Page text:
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Where does coolant flow through a car engine? Does coolant flow to the engine and back to the waterpump in a cycle. Whatabout the radiator how do thoes things cool the air?

posted by  CarEXPERT

Let's start by the water pump and thermostat. Ur thermostat regulates the temp. in ur cooling system. The coolant in the engine would normally flow but is blocked by the closed thermostat. Temp builds and thermostat will then open (usually around 192 degrees F). Once it opens, coolant flows throughout the system via the waterpump. Ur radiator serves to cool down the coolant. It's in front of the engine so therefore it cools down alot faster at high speeds. The hot coolant arrives from the upper hose (water pump) into the rad. The cold coolant flows from the lower hose (rad) into the the engine bloc and then to the heater core, thus giving u warm air. It then returns to the upper hose and the cycle continues. :thumbs:

posted by  Carcass

Just some things to add, the coolant flows throughout the engine block through waterjackets. these are passages that surround the cylinders. also the coolant flows through the cylinder head. The coolant absorbs the heat that the engine creates and becomes super hot. however the pressure in the cooling system allows the boiling point to rise 3 degrees F per 1 psi of pressure (if i remember correctly). if the pressure builds too high, a relief valve opens, allowing extra coolant to enter the overflow tank. the radiator is used to cool the coolant, by means of cold air travelling into it from front of the car, or by a fan.

other than these few details, i think carcass covered it.

Oh...and CarExpert my ass.

posted by  Mathew

When you open the hood of car you can see a pipe that goes from the radiator to the engine. Which pipe is this and which way does coolant flow.? And does an intercooler work the same way or how does it work for boost intercoolers? Thanks. :mrgreen:

posted by  CarEXPERT

ummmm.....boost inercooler? WTF are you talking about???? The top pipe commonly flows toward the radiator. A intercooler works using the same idea. Alumimun fins that take heat from the air charge the displace the heat into the air. and WTF is a boost intercooler. Gah!

posted by  Low Impedance

a intercooler that cools boost. So the air from the outside goes into the intercooler and cools the boosted air? Do you know about nitrous coolers where they inject nitrous into the intercooler?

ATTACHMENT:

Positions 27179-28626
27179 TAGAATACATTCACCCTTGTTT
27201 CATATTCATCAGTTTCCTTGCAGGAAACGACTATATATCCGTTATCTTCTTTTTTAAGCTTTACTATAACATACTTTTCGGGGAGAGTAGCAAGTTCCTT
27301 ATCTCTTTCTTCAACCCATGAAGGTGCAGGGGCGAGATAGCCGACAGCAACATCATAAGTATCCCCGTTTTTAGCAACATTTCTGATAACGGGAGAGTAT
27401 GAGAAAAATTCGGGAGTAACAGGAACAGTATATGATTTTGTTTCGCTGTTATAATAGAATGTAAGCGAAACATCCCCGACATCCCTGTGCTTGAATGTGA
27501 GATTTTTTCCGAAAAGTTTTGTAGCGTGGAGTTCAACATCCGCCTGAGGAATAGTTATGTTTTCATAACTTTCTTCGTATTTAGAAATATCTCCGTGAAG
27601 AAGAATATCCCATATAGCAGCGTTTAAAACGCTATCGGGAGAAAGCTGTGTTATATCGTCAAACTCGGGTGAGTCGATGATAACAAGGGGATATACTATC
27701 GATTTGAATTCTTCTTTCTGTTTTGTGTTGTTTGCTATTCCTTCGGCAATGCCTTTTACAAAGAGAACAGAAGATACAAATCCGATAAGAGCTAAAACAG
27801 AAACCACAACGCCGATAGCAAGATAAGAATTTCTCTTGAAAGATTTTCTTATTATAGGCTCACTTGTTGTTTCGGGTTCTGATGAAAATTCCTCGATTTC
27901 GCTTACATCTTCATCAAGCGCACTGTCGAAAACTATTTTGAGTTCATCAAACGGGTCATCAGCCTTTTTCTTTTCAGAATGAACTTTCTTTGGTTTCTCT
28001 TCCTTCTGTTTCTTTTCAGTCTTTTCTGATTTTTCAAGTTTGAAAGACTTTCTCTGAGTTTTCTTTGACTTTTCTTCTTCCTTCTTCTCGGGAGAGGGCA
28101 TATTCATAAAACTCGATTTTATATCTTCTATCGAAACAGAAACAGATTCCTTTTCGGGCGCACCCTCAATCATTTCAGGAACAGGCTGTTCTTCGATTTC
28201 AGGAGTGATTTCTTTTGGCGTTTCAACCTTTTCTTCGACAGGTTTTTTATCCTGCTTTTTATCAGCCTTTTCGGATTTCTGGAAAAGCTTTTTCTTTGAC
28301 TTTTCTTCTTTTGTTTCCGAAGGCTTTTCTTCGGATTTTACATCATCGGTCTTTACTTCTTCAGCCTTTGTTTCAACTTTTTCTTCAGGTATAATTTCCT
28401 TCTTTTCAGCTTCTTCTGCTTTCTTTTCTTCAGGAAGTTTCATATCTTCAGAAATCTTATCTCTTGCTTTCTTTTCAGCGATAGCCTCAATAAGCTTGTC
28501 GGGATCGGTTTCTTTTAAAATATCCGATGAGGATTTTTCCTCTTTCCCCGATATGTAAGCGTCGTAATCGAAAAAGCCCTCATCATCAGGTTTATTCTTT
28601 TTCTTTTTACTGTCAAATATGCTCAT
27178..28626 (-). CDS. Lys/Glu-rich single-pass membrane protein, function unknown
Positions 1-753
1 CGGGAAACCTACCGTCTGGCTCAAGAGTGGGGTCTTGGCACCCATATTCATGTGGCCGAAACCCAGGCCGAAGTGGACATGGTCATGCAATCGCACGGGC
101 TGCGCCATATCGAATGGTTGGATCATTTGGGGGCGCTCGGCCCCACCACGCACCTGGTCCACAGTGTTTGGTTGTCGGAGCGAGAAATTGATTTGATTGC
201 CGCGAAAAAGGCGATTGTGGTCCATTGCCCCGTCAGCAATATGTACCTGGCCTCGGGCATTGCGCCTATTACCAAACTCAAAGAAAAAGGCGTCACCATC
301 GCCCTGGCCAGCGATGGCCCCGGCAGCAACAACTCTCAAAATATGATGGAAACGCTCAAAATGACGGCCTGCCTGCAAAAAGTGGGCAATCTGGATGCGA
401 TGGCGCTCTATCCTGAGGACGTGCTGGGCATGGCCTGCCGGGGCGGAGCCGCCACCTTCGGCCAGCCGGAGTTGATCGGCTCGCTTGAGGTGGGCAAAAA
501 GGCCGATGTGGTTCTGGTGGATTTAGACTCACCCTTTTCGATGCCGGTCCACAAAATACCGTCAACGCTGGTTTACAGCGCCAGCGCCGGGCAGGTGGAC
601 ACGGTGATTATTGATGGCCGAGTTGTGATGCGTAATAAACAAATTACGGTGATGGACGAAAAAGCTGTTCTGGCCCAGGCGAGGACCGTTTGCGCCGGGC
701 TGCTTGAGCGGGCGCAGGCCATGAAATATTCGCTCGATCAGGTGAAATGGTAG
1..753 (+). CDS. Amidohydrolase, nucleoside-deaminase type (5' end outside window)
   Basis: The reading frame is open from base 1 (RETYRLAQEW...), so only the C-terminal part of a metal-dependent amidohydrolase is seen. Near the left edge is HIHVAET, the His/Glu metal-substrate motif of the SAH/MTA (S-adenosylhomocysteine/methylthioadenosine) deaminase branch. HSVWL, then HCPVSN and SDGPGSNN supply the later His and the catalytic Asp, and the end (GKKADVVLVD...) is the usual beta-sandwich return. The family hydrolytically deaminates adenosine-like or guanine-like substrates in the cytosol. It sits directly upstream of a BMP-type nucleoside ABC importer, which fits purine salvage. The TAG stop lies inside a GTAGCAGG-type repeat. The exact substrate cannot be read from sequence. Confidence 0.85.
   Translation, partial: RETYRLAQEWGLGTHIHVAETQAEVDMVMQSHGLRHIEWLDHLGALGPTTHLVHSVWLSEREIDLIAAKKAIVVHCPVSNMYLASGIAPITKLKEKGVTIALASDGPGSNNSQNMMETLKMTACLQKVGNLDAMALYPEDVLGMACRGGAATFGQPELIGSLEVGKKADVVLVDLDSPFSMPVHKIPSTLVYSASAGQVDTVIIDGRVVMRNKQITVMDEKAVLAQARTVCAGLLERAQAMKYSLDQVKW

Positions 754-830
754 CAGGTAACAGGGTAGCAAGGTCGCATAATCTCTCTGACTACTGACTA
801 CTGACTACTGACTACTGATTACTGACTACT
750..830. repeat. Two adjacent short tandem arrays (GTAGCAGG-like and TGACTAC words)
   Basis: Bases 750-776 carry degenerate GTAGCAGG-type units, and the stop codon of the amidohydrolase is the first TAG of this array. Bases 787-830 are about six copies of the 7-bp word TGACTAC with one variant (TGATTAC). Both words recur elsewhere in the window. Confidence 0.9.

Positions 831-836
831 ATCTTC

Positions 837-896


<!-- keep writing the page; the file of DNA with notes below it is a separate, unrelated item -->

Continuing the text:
posted by  CarEXPERT

This guy is funny. :laughing:

posted by  DodgeRida67

BUWAHAHAHAHAHAHAHAHAHAHAHAHAHAHAHAHAHAHAHAHAHAHAHAHAHAHAHAHAHAHAHAHAHAHAHAH AHAHAHAHAHAHAHAHAHAHAHAHAHAHAHAHAHHAAHHAHAHAHAHAHAHHAHHA....breathe.....HAH AHAHAHAHAHAHAHAHAHAHAHAHAHAHAHAHAHAHAHAHA!!!!!!!!!!!!!!!!!!!!!!!!!!!!!!!!!! !!


this is what i just read:

der pa der. intercooler der duh paodp boost aksd nah get rhay thwqap injected ger hat es ha kapoot.

Seriously man, WTF are you talking about!!!!!!! I dont even want to correct this crap.

posted by  Low Impedance

Ok, I'll take a stab at this...

A radiator, oil cooler, intercooler, and other items of this type use thermal transfer to change the temparature of the fluid or air inside them.

In the case of the radiator, water flowing through it is cooled by the transfer of heat from the water, to the metal to the air. The air flowing over the radiator cools it the same as blowing on hot coffee cools it. Then the cooled water goes back into the engine and removes heat from the metal and brings it back to the radiator to start the process over again. Depending on the car, it will go through the water pump first or last in the process, and depending on the car, the coolant will flow from the top of the engine down, or be pumped from the bottom of the engine up. Different manufacturers do it differently, but all use the same principal. The water running through the engine removes heat created by the combustion process, takes it to the radiator, where the heat is transferred through the fins to the air.